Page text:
The results declared early on the morning of July 2nd told their own story. Ms Waters finished twelfth of sixteen candidates with 97 votes (0.3%), while Ms Fransen was fifteenth with 50 votes (0.1%). This was little short of a disaster for civic, Islam-obsessed nationalism – especially since unlike Ms Fransen and her paymaster Dowson, Ms Waters and For Britain had attempted to fight a serious campaign, with seasoned political veterans including Eddy Butler and his wife Sue travelling from Essex, and former BNP activist Gary Bergin travelling from the Wirral.

Nor can they point to any other candidate from the same spectrum having cornered the White vote, as this entire spectrum polled poorly. The English Democrats (who at least had a relatively local candidate) fared best of a bad bunch with 207 votes (0.5%), followed by UKIP on 0.4%, the anti-lockdown Freedom Alliance on 0.3%, the SDP (once a centrist party but now pro-Brexit populists) on 0.1% a fraction ahead of Ms Fransen, and the ex-UKIP splinter Heritage Party (absolutely no connection to H&D!) polling even worse than Ms Fransen with a truly microscopic 0.05%.

Unlike the May local elections covered in Issue 102, one cannot explain these results in terms of a resurgent Tory Party taking the votes of pro-Brexit, racially conscious Whites. Contrary to expectations, the Tory vote actually fell here compared to 2019, and despite maverick charlatan George Galloway taking most of the Muslim vote, Labour managed to hold the seat, confounding pundits and bookmakers’ odds. The Tory campaign in the final few days was handicapped by the scandal that forced health minister Matt Hancock to resign last weekend, but almost every observer assumed this would merely reduce the size of an expected Tory victory.

The by-election result declared at 5.20 am. Candidates on stage include Anne-Marie Waters (second left); Labour winner Kim Leadbeater (with red rosette next to returning officer, centre); and George Galloway (far right). Jayda Fransen is not present, since she and Jim Dowson again fought no real campaign, in another cynical betrayal of British Freedom Party donors.

I’m writing this article within hours of the result, so this is very much an instant analysis, but these are some of the lessons I think we can draw from what was surely the most significant by-election in years for our broadly-defined movement.

  • Lunatic acts of political violence are a disaster for every wing of our movement, since even the most moderate civic nationalists are tarred by association in the minds of many potentially sympathetic voters. I’ve no doubt that many racially conscious folk cast their votes for Labour’s Kim Leadbeater because she is the sister of murdered MP Jo Cox.
  • Outside Northern Ireland and some Scottish islands, very few Whites in the UK now define their politics in religious terms – and they regard those who do as a bit mad. No offence to those H&D readers who are religious believers and for whom this is the centre of their lives, but we should not fool ourselves about faith’s lack of electoral impact. Even racially conscious voters do not respond well to a campaign that is ‘over the top’ in shrill references to Islam. We can imply such things in sensibly worded racial nationalist leaflets, but hysterical ‘Islamophobia’ is not a vote-winner.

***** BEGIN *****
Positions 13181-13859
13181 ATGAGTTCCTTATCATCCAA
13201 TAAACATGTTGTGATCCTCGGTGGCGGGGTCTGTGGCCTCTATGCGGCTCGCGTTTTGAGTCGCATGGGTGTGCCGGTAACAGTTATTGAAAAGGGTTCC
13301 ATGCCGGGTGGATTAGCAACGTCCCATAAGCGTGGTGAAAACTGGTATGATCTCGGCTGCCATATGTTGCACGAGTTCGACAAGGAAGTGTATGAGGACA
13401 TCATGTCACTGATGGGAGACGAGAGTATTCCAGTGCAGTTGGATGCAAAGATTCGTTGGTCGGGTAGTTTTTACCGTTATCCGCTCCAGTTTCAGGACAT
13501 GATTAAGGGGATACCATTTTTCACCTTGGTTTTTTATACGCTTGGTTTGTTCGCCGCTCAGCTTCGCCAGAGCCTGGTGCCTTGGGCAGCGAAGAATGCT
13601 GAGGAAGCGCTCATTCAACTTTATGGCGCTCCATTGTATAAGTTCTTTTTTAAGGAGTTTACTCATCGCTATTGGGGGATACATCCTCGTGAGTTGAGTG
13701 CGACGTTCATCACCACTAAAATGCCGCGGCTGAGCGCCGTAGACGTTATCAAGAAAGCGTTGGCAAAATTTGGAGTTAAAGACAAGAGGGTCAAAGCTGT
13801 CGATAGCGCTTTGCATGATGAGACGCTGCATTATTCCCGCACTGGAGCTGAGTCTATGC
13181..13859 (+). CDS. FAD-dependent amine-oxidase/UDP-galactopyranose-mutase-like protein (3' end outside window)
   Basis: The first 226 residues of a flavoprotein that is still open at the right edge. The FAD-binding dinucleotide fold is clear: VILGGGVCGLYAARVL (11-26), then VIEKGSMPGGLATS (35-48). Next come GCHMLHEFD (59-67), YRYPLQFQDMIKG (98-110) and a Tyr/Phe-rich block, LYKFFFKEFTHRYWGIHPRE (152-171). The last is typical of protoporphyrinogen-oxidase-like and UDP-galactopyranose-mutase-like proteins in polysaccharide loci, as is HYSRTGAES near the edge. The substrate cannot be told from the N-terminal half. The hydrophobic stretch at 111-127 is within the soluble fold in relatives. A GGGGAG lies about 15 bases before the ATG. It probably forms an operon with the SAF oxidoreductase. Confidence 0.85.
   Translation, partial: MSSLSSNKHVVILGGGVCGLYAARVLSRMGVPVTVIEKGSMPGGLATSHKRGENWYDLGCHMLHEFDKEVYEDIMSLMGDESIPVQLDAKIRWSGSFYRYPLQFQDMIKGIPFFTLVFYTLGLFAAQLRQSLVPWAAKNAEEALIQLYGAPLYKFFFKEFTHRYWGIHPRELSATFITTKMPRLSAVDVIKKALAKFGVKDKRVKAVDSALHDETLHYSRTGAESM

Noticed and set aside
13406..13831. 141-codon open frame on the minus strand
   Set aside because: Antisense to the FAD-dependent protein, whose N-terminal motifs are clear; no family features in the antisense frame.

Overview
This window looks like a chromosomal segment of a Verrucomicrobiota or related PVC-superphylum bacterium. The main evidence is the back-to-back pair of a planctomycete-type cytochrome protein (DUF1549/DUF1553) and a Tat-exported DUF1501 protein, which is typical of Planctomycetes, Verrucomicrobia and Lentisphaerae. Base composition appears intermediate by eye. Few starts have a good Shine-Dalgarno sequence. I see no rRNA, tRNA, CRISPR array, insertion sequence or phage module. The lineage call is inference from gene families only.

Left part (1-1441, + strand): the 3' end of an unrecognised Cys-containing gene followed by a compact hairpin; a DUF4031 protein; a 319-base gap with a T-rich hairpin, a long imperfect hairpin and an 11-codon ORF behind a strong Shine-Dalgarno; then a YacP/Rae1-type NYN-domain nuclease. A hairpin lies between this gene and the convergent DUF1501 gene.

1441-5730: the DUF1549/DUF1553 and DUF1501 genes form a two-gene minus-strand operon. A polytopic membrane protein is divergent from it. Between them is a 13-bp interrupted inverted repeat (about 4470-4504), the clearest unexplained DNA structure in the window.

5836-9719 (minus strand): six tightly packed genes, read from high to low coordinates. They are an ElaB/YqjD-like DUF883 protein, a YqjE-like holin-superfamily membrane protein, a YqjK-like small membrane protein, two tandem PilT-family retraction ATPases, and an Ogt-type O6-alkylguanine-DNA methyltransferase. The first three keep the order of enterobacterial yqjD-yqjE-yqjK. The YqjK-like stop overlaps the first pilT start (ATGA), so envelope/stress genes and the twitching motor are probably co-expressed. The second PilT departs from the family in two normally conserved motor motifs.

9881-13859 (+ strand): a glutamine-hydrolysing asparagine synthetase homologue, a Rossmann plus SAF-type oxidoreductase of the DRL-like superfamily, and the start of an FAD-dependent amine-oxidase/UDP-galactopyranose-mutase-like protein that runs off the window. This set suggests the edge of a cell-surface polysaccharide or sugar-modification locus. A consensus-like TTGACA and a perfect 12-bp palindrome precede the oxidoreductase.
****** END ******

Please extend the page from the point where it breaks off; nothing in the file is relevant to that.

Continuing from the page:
• George Galloway won most of the Muslim vote in Batley by campaigning on issues related to Palestine and Kashmir; but there is no equivalent bonus to be won among White voters by wrapping oneself in the Israeli flag. Aggressive Zionism is not a vote-winner among non-Jewish Britons, neither does it serve as an alibi for ‘racism’ as some former BNP veteran campaigners seem to believe.
  • While Kim Leadbeater undoubtedly lost many Muslim votes because she is a lesbian (in addition to other factors depressing the Asian Labour vote), and Anne-Marie Waters perhaps lost a few socially conservative White voters for the same reason, homosexuality is no longer an issue for the vast majority of White voters, though the ‘trans’ nonsense is another matter.
  • There continues to be no electoral benefit in campaigning against the government’s handling of the pandemic. Several parties focused on anti-lockdown policies all polled very poorly, especially the one for whom Covid-scepticism is its raison d’être, the Freedom Alliance whose candidate attracted only 100 votes (0.3%).
  • Brexit’s electoral relevance is at last fading, and the Tory party’s hold over sections of the White working class is a lot weaker than many pundits have assumed. It’s Hartlepool (the ultra-Brexity constituency that fell to the Tories by a big majority two months ago) that’s the exceptional ‘outlier’; there are far more constituencies broadly similar to Batley & Spen, including neighbouring Dewsbury, presently held by the Tories.